Common Myths About Child Custody

Determining child custody is an emotionally exhausting process. In fact, according to the website of the child custody attorneys of Kirker Davis LLP, it is often the most highly contentious part of a divorce. Due to the controversial nature of child custody, there has been many misconceptions about it.

Myth: Mothers always get custody
It is a common misconception that mothers always get custody, because they are the “greater parent” for bearing the child. It may be true that mothers may get custody if the child is in his or her tender years, but generally, the courts have no biases against genders. The courts will grant custody to the parent who can put the child in a better condition, in terms of health, safety, and other aspects of life. It doesn’t matter whether that parent is the mother or the father.

Myth: A child can choose which side to follow upon reaching a certain age
Another common misconception is that the child has the right to choose a side when he or she reaches a certain age, which is usually twelve to fifteen. It is true that the child may choose which parent to be with, but the choice is not absolute. The best that could happen is that the judge may consider it as a factor in determining custody. Its weight as a factor depends on the child’s age, maturity level, and reason, but at the end of the day, the judge will give custody with the best interest of the child in mind.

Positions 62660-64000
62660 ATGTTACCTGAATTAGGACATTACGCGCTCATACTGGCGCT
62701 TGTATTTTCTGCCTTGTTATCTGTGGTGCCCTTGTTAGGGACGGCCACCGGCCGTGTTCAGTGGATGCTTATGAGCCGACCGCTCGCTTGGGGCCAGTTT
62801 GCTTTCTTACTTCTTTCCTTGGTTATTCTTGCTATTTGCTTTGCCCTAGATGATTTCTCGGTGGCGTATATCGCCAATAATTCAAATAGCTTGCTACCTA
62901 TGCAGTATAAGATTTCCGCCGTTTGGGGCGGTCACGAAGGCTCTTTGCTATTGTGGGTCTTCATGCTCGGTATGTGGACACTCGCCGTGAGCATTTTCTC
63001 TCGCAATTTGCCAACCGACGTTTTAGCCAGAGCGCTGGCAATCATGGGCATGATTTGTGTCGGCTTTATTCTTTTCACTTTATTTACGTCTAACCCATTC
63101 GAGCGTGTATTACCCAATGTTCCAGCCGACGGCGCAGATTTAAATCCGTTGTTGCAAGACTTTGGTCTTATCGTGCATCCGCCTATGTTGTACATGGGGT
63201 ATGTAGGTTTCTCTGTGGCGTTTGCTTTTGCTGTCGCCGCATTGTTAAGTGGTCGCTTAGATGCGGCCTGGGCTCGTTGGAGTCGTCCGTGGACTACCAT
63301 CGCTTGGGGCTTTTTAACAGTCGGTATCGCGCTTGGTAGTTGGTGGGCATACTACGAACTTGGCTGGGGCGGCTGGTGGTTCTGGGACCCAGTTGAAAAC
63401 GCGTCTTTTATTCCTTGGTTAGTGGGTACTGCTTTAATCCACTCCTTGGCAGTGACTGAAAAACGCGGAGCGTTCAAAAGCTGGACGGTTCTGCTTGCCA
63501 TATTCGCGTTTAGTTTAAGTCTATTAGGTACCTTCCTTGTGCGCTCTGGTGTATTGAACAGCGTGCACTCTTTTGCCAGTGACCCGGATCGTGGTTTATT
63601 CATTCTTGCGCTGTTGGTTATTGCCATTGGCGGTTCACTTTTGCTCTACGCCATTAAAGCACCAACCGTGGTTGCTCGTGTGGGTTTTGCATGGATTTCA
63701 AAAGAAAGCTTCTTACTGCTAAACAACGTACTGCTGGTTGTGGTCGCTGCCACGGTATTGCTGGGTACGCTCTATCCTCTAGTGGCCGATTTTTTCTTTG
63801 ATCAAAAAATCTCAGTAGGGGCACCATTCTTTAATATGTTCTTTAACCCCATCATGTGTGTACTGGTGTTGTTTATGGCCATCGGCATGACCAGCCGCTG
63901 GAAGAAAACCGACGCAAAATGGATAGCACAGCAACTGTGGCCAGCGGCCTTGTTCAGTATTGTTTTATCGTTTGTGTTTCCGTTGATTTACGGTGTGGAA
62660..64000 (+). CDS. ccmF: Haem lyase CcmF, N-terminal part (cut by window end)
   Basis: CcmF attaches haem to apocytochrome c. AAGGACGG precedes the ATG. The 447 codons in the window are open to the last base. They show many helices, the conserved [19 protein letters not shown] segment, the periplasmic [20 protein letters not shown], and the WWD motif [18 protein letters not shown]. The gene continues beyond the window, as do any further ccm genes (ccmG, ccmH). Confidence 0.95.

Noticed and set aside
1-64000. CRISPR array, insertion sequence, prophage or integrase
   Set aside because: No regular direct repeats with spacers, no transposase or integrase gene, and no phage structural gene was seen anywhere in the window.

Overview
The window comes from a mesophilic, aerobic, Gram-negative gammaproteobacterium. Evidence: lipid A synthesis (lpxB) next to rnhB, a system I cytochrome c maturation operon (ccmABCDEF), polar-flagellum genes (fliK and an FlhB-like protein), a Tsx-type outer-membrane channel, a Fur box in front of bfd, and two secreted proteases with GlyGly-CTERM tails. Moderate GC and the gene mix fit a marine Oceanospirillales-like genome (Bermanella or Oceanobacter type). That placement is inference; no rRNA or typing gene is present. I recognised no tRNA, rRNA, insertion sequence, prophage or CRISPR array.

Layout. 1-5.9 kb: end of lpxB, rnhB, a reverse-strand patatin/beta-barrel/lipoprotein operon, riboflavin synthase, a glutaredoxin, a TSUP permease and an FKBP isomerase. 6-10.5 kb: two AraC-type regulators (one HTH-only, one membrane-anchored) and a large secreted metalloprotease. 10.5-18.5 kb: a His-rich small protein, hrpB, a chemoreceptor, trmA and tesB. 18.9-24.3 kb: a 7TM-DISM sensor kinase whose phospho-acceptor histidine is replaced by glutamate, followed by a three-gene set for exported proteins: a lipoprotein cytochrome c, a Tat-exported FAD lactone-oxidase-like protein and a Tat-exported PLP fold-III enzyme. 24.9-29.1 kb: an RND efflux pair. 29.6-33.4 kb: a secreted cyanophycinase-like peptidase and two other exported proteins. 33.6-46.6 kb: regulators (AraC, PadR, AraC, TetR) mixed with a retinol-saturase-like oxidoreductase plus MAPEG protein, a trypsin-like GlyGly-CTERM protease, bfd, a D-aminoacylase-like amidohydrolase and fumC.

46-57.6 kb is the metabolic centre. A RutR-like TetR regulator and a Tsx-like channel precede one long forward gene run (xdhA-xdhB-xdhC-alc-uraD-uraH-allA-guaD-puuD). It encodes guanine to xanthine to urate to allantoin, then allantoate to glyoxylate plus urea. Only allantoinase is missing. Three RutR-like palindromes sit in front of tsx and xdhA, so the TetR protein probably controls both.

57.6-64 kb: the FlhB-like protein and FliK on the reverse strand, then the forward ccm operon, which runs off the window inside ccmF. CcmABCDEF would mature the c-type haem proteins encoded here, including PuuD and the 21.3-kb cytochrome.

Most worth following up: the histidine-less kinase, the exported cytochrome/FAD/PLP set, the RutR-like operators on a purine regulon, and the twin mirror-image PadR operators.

Myth: Joint custody means that the child will get equal time with both parents
Parents can gain joint custody over a child, but it doesn’t mean that the child will have equal time with both. Joint custody may mean that both parents may share decisions regarding the child, such as in terms of residence, education, religion, and other important factors that affect the child’s wellbeing. But the child is more likely to spend more time with the parent who he or she is with on a day-to-day basis.

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